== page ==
By Kyeland Jackson —

Arts and Sciences Dean Kimberly Kempf-Leonard welcomed more than 50 attendees to the A&S Celebration of Excellence award ceremony March 10.

Students, faculty and staff were among attendees who recognized outstanding professionals on U of L’s campus. To be considered, contestants needed to be nominated. Winners received a plaque and $500.

“You are our ambassadors,” Kempf-Leonard said. Kempf-Leonard said this ceremony will represent staff better than last year’s as well. No nominations were forwarded for the A&S supervisor award.

The award for distinguished teaching went to sociology professor Mark Austin. Kempf-Leonard discussed his reliability within the department, as well as popularity among students and faculty.

“Professor Austin taught me to be an independent thinker with my very own opinion,” sociology graduate assistant Eric Jordan said, as quoted by Kempf-Leonard.

The research and creativity in humanities award went to Paul Griner, from the English Department. Kempf-Leonard described Griner as a hard-working novelist who has won recognition from literary greats like Tobias Wolff.

Griner authored various works last year, and is currently on sabbatical working on two novels and a short story collection.

Robert Buchanan, from the chemistry department, and Cherie-Dawson Edwards, from the criminal justice department, were awarded the distinguished service to the university award.

Kempf-Leonard noted their notable impact on research, innovations and outreach at the university.

The award for outstanding performance was earned based on commitment to students, productivity, initiative, dependability and reputable publications. Tracy Heightchew, a project coordinator from the A&S dean’s office, won the award.

The award for clerical/secretarial outstanding performance was awarded to Alexandra O’Keefe, a program assistant senior and graduate student. Kempf-Leonard said O’Keefe has been instrumental in her position, helping make the university honors program more efficient.

“Her (job function) doesn’t begin to do justice to the amazing number of tasks that she balances, the grace with which she juggles them, nor the speed with which she completes them,” Kempf-Leonard said.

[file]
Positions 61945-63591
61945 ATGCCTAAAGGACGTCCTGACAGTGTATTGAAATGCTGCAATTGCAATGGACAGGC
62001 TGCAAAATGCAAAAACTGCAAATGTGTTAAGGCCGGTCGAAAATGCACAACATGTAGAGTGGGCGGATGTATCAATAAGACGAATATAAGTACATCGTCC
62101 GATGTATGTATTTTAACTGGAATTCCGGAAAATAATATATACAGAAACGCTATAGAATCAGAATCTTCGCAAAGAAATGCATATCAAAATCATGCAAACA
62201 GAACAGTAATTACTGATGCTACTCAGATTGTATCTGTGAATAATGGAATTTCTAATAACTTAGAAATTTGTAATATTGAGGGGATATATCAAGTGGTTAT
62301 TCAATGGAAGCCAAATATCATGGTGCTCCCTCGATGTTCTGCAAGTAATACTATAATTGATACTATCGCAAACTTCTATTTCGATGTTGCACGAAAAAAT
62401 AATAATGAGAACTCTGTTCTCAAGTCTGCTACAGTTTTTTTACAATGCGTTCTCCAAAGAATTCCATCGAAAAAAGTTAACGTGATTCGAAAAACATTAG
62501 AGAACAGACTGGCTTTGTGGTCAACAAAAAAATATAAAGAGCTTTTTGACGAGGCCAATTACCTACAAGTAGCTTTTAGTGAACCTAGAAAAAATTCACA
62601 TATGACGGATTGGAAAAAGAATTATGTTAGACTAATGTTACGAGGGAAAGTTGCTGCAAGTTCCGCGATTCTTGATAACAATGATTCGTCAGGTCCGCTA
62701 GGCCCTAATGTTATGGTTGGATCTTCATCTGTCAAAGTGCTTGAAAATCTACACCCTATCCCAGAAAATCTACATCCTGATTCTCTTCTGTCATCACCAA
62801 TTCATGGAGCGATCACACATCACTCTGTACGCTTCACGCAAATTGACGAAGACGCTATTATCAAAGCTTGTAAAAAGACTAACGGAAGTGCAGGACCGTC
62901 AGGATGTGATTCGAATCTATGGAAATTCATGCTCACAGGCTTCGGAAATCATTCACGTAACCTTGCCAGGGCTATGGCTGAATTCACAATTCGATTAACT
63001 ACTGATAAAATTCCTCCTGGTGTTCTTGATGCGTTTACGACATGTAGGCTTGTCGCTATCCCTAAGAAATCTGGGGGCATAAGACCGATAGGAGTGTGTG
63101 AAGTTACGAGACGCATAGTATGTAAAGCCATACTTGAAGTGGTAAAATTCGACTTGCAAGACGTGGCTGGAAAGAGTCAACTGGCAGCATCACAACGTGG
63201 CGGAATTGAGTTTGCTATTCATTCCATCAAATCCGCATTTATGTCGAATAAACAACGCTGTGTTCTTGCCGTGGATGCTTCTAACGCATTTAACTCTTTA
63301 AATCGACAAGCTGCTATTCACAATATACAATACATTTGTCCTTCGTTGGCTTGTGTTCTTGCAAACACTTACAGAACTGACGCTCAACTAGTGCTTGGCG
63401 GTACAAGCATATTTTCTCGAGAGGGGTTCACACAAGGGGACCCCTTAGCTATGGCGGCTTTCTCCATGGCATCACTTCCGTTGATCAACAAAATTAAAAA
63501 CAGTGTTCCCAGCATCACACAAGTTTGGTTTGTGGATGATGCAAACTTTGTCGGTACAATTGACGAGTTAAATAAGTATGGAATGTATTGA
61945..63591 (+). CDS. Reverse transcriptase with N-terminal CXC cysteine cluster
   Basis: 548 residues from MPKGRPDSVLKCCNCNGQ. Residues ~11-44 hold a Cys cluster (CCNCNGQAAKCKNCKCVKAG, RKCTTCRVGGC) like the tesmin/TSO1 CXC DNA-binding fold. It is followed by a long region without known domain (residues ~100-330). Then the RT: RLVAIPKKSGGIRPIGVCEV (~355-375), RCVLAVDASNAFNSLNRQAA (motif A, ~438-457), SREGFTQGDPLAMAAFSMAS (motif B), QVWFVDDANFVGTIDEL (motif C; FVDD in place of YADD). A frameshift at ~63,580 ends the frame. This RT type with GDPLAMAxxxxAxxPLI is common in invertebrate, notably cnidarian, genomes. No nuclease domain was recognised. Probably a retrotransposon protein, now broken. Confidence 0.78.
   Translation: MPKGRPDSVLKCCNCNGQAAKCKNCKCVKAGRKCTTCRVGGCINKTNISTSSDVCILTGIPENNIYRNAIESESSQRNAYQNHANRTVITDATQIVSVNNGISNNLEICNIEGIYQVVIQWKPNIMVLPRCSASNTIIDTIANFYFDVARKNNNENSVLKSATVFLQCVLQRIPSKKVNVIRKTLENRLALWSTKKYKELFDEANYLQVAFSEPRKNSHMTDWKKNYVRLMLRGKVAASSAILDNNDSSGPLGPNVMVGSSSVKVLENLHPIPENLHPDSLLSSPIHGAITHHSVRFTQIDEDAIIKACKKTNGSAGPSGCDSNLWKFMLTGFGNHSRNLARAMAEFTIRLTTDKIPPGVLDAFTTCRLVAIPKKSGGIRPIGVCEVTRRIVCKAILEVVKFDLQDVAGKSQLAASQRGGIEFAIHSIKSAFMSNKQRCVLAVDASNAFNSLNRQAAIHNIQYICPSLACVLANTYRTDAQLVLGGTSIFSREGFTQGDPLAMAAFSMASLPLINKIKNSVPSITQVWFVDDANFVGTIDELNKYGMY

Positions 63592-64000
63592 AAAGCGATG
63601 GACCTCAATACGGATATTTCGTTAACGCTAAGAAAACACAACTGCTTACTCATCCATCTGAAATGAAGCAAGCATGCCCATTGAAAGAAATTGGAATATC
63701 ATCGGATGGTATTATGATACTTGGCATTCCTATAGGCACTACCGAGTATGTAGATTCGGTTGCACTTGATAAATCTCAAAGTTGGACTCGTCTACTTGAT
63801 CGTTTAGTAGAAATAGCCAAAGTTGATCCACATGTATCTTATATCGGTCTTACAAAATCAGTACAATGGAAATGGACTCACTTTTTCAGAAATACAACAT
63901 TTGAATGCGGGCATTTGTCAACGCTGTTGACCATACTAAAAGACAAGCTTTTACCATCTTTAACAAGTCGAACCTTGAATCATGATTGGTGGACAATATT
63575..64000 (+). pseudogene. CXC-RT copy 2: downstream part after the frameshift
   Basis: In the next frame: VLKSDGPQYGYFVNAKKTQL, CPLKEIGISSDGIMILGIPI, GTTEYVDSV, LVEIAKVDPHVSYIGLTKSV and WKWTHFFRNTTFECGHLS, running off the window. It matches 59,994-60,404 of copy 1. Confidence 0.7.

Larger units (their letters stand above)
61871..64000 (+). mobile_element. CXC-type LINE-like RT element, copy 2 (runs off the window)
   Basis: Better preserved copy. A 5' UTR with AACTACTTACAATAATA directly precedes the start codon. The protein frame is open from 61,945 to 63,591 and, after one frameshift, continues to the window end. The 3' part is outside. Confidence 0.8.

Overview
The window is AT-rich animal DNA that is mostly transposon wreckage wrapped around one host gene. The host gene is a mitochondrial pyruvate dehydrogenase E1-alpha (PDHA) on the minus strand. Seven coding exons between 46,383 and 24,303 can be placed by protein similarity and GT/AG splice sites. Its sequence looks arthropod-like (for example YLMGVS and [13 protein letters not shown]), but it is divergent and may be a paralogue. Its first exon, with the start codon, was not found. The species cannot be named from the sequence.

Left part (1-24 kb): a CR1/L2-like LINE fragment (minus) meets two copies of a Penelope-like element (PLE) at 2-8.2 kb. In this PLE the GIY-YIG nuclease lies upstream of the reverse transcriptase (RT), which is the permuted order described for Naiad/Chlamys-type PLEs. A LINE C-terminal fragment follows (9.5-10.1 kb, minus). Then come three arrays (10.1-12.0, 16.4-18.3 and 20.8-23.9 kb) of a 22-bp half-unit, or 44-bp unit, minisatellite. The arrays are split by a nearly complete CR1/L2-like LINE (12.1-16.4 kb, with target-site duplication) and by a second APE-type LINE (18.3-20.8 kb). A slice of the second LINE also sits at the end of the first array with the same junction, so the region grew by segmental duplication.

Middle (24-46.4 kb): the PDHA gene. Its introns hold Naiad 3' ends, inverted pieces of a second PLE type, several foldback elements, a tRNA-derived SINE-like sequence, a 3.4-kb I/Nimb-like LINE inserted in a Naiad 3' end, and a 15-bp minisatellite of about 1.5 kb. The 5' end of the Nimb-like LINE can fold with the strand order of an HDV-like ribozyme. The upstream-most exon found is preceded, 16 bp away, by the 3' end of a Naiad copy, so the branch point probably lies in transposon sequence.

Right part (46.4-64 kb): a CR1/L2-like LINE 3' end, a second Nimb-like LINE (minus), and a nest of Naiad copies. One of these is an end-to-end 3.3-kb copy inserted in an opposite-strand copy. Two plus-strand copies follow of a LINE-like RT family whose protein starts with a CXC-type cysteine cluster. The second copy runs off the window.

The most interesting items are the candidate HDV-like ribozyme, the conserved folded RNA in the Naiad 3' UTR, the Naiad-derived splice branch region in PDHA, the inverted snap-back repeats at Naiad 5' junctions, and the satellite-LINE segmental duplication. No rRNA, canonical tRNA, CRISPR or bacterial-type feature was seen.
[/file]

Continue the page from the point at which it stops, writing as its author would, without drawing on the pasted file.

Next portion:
The award for outstanding performance from a technical paraprofessional was awarded to Rick Taylor, the facilities manager from the A&S dean’s office.

Taylor’s department chair referred to him as a “unsung hero,” who reaches out to teachers and helped ensure building complaints are addressed.

The final award was the diversity champion award, given for outstanding social advocacy and diversity teaching. Derrick Brooms, from the department of sociology, won the award.

Kempf-Leonard described Brooms’ effectivity in teaching diversity issues and creating a safe place for candid discussion..

Honors Program Director Joy Hart said the ceremony was well timed after months of negative publicity for U of L.

“I think it hasn’t been the happiest of times, and it’s easy sometimes to lose track of that of all the wonderful people and contributions they make,” Hart said. “I think this event allows us to punctuate and look at those things.”

Melissa Moody, the public relations coordinator for the A&S dean’s office, stressed the event’s importance. “It shows the faculty that they’re appreciated, that the work they’re doing is not going unnoticed.”Moody said.

Yolanda Demaree, the faculty affairs manager for the A&S dean’s office, was happy to see faculty and staff recognized. “I was glad to see that they decided to combine the staff and faculty, because sometimes the staff gets left behind,” Demaree said.

Fifty percent of all U of L courses are taught by A&S faculty, according to the weekly A&S newsletter. In the last few months, faculty have discussed what course of action to take after a survey determined the department is low in morale and underpaid.

Photos by Rachel Knue / The Louisville Cardinal